…he quickly gets “task saturated.” “Task saturated” was a term we used in the SEAL Teams to describe how an individual, or a team, would get overwhelmed when multiple problems were encountered simultaneously.
The Dichotomy of Leadership
I’m feeling a little task-saturated at the moment. Too many things to do; too many books to read. But I have just finished my synopsis handout for the very good follow-up book to Extreme Ownership. Here are just a few quick thoughts prompted by my reading The Dichotomy of Leadership by Jocko Willink and Leif Babin.
(I am presenting my synopsis this Friday at the First Friday Book Synopsis, and will write my usual “lessons and takeaways” blog post one day next week).
#1 – These writers are very good explainers. This is a critical communication ability. People have too much information. Information overload is very real. But we all read things we do not understand. These former Navy SEALs are very good at describing and explaining what they mean. This is really helpful.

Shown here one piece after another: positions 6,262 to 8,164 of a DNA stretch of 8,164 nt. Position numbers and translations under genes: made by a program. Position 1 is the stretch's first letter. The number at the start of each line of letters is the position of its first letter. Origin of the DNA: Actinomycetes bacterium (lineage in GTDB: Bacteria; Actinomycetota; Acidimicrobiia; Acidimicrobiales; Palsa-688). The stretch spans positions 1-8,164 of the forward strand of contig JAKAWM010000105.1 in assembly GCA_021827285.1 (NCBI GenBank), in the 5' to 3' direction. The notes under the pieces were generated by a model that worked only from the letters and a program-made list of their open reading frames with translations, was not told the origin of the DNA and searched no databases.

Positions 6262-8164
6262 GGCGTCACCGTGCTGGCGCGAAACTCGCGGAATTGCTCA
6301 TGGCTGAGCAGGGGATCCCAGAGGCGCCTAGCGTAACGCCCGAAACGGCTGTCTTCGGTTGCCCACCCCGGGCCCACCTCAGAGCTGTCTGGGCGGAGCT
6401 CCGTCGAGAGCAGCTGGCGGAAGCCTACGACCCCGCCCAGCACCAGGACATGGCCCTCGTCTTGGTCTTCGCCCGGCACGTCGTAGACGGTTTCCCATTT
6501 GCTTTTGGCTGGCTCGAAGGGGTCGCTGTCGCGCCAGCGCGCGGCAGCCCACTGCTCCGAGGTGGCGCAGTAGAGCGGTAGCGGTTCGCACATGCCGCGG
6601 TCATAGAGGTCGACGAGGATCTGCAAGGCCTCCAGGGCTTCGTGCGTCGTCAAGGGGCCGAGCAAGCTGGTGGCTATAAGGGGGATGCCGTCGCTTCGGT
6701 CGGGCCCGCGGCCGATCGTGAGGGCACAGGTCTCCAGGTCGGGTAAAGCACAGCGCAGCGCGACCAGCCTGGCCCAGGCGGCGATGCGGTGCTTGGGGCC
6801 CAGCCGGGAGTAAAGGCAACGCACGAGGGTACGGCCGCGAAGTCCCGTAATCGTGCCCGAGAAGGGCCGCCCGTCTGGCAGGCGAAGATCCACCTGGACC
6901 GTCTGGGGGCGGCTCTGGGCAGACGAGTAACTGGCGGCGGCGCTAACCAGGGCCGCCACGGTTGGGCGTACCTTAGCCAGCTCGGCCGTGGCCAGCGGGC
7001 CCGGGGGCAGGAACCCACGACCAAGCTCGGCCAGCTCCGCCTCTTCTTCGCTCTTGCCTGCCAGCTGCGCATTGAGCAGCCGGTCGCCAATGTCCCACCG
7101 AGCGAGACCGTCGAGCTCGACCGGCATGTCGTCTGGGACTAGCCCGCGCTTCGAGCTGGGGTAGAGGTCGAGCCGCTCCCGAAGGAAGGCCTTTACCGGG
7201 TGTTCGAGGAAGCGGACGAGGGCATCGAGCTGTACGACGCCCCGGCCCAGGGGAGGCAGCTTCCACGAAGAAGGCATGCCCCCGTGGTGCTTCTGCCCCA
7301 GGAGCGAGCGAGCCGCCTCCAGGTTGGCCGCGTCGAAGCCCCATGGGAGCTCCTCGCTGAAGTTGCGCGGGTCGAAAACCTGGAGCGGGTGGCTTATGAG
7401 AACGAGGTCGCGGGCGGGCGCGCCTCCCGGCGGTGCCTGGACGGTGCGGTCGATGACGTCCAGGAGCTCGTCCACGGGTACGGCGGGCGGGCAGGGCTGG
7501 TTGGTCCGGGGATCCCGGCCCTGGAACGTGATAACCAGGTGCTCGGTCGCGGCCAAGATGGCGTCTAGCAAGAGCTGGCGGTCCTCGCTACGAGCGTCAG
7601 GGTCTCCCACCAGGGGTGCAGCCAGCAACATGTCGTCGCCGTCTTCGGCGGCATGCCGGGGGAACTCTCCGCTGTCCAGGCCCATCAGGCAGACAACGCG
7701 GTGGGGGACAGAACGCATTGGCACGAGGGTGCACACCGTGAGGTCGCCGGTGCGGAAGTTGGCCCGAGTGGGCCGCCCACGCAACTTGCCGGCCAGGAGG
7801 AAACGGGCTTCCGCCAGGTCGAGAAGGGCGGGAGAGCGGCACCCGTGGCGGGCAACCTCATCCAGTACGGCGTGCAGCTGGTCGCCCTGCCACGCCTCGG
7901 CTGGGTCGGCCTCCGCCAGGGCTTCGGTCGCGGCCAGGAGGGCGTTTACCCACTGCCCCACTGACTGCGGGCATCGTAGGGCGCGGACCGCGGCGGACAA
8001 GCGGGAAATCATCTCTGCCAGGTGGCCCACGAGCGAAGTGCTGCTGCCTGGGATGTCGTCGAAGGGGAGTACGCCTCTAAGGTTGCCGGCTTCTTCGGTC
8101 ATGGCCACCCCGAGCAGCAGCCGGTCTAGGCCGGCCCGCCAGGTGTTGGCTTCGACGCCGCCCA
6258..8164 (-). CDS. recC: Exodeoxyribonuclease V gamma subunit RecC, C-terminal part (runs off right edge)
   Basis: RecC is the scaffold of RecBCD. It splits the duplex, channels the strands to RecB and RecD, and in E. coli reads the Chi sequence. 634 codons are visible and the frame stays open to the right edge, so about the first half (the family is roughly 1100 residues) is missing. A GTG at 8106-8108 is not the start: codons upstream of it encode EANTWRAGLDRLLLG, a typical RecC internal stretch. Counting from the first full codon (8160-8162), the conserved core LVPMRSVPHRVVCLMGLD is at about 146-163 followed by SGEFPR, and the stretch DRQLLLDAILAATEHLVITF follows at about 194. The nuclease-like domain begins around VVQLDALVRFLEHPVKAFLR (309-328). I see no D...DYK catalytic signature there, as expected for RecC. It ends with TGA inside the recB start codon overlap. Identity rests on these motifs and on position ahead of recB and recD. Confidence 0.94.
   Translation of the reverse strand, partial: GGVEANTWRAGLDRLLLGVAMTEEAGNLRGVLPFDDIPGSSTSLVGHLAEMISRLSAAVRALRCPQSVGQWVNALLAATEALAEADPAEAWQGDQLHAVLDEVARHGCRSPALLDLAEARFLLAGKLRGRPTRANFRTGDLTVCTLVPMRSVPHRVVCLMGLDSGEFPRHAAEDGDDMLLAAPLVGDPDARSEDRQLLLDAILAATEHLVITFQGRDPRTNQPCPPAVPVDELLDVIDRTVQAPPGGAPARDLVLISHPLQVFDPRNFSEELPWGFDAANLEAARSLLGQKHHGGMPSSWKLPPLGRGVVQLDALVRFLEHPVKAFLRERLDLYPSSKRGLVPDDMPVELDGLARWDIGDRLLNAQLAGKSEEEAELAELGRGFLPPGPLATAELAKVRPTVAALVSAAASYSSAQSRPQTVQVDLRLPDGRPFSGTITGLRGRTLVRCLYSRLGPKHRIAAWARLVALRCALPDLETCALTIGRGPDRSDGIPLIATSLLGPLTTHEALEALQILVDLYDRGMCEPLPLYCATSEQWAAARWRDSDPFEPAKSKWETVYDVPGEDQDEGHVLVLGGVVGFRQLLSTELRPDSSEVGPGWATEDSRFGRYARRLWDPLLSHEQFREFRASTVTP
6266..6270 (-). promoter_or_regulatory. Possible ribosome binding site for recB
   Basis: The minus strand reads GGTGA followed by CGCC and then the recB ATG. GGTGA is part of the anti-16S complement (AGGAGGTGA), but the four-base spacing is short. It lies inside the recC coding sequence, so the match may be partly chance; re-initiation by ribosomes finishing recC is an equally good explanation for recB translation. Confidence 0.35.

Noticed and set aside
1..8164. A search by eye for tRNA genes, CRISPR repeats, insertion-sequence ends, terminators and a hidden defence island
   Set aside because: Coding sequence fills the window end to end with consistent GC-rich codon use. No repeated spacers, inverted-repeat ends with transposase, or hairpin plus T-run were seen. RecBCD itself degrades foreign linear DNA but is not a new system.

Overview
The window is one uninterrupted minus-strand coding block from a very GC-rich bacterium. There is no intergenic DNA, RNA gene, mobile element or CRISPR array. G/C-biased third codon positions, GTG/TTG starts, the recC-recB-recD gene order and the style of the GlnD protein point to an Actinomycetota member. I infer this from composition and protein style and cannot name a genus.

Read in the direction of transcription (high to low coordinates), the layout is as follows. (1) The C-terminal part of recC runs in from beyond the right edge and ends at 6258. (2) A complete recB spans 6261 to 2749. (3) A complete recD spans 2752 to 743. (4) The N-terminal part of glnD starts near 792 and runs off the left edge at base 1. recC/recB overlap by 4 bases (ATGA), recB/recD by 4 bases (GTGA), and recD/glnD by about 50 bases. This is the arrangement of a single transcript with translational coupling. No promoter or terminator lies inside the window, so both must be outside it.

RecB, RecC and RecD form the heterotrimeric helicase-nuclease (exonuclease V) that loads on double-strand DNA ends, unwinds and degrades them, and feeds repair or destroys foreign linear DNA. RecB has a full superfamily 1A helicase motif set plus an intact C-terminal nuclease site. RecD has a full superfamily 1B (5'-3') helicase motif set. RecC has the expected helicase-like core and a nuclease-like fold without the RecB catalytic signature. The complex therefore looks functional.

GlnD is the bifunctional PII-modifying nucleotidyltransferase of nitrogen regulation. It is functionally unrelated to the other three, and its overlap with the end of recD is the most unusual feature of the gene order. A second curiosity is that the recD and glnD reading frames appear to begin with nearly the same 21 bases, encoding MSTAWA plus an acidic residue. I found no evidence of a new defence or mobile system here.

#2 – Repetition, repetition, repetition. They are very dedicated to the value of repetition in training, and in work. You don’t get good at something without repeating it often, many times, over and over and over again. They will remind you of this.
#3 – Successfully Completing the Mission trumps everything. I have been saying to groups for quite some time that ultimately what really natters is producing the results that are needed. This book reinforces this. They use military terms, and in this case, the term is “Commander’s Intent – “the greater purpose behind the mission.” But their point is this – accomplishing the mission is more important that any one person, and his/her feelings, or job or…
I’ll write more soon. But I will make this recommendation: if you are in any kind of leadership position, or aspire to such, you would be helped by reading the two books Extreme Ownership andThe Dichotomy of Leadership.
Her is my blog post on their first book: Here are my 8 Lessons and Takeaways from Extreme Ownership by former Navy SEALs Jocko Willink and Leif Babin.